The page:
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Integration of Fermentation and Transesterification Industrial Scale Processes in the Lower Mississippi River Corridor

Debalina Sengupta1, Ralph W. Pike1, and Helen H. Lou2. (1) Chemical Engineering, Louisiana State University, 110 Chemical Engineering Bldg, Baton Rouge, LA 70803, (2) Department of Chemical Engineering, Lamar University, P.O.Box 10053, Beaumont, TX 77710

The rising price of natural gas and high emission rate of greenhouse gases from fossil fuels open new areas of research for sustainable alternatives. A wide variety of industrial chemicals are produced from petroleum based feedstock, which can be produced from biomass feedstock. Sustainable costs are included with economic and environmental costs to demonstrate new plants integrated into sustainable complexes. The chemical production complex of existing plants in the lower Mississippi River corridor has been taken as a base case of existing plants for study. This complex has thirteen production units containing more than one plant and associated utilities for power, steam and cooling water generation and facilities for waste treatment.

Fermentation of starch (corn) sugar (sugarcane) or lignocellulosic biomass like corn stover or switch grass in presence of suitable enzymes produces ethanol. The processes for conversion depend on the feedstock used. Ethanol is readily converted to ethylene in a process that uses an activated alumina catalyst in a fluidized bed at 300oC with a 99% conversion. Ethylene is the starting chemical for a wide range of industrial commodity chemicals like polyethylene, ethylene oxide and acetaldehyde. An integration of a plant for ethanol based on biomass feedstock will be a starting point for the production of the above commodity chemicals.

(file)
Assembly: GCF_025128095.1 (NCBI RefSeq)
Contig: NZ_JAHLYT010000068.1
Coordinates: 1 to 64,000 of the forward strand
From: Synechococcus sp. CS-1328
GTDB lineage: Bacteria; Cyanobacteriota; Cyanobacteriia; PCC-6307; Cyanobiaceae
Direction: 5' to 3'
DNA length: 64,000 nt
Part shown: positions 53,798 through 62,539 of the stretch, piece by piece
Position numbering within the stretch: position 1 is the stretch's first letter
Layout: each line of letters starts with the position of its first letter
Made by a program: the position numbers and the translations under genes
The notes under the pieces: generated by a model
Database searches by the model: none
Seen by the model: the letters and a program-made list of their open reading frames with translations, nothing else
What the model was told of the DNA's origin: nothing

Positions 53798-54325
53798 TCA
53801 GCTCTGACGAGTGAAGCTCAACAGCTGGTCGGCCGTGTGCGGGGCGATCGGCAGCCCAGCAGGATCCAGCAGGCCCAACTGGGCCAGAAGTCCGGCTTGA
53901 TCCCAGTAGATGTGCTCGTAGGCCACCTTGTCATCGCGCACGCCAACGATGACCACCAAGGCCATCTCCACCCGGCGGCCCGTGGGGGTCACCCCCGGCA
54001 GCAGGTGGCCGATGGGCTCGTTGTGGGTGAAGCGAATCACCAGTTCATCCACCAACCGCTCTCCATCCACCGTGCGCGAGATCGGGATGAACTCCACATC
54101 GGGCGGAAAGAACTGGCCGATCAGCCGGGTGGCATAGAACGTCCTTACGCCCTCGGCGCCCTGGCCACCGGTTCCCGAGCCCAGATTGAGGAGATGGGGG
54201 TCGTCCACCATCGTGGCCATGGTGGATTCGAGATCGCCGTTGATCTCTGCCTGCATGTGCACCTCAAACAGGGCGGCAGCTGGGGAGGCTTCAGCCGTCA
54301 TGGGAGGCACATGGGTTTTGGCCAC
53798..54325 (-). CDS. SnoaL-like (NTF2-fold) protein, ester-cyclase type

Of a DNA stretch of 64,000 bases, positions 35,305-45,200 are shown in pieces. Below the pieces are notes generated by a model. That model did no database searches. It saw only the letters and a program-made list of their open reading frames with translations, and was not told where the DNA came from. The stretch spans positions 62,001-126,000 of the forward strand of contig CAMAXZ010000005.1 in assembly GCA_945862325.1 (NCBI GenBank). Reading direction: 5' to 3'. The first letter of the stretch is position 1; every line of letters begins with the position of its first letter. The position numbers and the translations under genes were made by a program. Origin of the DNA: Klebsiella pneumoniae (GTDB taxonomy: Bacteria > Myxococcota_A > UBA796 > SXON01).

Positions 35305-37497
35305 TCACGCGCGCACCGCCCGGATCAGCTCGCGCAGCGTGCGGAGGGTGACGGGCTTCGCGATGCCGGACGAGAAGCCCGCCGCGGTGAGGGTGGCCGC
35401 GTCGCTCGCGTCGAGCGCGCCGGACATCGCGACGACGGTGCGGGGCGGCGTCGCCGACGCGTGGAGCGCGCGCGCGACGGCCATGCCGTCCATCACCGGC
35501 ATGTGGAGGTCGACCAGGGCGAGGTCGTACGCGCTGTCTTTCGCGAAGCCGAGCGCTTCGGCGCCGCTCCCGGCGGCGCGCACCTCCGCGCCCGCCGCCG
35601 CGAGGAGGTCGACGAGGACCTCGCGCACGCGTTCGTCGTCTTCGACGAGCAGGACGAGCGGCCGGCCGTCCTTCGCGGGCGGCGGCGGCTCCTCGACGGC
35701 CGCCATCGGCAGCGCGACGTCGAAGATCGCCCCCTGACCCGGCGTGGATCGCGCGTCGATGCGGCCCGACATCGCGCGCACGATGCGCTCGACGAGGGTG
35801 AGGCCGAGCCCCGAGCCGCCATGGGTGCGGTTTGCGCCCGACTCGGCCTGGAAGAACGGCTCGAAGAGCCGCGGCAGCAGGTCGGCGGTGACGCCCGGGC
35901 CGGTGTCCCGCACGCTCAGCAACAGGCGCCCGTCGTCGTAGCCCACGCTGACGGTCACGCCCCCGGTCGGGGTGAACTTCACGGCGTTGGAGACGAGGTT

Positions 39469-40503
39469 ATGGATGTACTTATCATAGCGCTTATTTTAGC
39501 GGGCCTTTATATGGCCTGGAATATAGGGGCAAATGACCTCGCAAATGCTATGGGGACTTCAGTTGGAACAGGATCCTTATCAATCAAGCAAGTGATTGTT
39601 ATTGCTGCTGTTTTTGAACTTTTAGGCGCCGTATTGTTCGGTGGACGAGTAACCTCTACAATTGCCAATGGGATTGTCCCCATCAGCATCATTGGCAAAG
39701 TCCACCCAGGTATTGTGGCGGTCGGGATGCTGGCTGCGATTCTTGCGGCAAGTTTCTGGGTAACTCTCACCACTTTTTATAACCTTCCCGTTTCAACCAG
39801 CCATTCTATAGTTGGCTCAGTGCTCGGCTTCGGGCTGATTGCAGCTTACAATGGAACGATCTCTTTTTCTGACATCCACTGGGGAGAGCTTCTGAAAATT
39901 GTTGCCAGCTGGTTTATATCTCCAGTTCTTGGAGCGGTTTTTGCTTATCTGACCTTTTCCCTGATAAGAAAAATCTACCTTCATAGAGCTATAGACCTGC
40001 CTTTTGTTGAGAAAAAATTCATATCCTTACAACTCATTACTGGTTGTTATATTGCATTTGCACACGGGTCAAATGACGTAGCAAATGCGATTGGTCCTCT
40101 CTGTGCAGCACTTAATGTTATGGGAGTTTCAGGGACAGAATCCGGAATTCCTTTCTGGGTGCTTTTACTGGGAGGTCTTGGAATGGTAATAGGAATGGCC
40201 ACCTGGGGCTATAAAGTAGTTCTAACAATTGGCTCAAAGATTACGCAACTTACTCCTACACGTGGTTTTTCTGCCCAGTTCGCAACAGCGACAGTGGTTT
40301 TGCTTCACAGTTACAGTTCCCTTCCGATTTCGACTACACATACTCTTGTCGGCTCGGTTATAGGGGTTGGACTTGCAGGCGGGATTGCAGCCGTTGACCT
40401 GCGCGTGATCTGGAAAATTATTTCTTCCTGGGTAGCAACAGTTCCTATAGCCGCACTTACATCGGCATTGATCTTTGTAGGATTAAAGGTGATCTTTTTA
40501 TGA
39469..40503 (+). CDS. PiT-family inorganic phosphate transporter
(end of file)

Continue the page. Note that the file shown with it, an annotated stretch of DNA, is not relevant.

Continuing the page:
Transesterification is the addition of an alcohol such as methanol or ethanol to break the triglycerides in vegetable oil to fatty acid esters and a glycerol molecule. The fatty acid esters can be modified and polymerized using epoxydation or hydroformylation. Markets that can make use of lipid and vegetable oil based feedstock includes lubricants and hydraulic fluids, solvents, polymers and resins, plasticizers, printing inks, adhesives and surfactants, cosmetics, pharmaceuticals etc.. Transesterification using soybean oil produces 10% by weight of glycerol. Glycerol can be introduced into the propylene chain to produce chemicals. These chemicals are currently produced from natural gas. For example, Glycerol can be converted in a low pressure and temperature (200 psi and 200oC) catalytic process by hydrogenolysis to produce propylene glycol.

Thus, biomass feedstock based glycerin from transesterification process and ethanol from fermentation process can potentially be used to produce chemicals that are currently produced from fossil feedstock. The industrial scale design of these processes is integrated in the chemical production complex in the lower Mississippi river corridor.

Web Page: www.mpri.lsu.edu/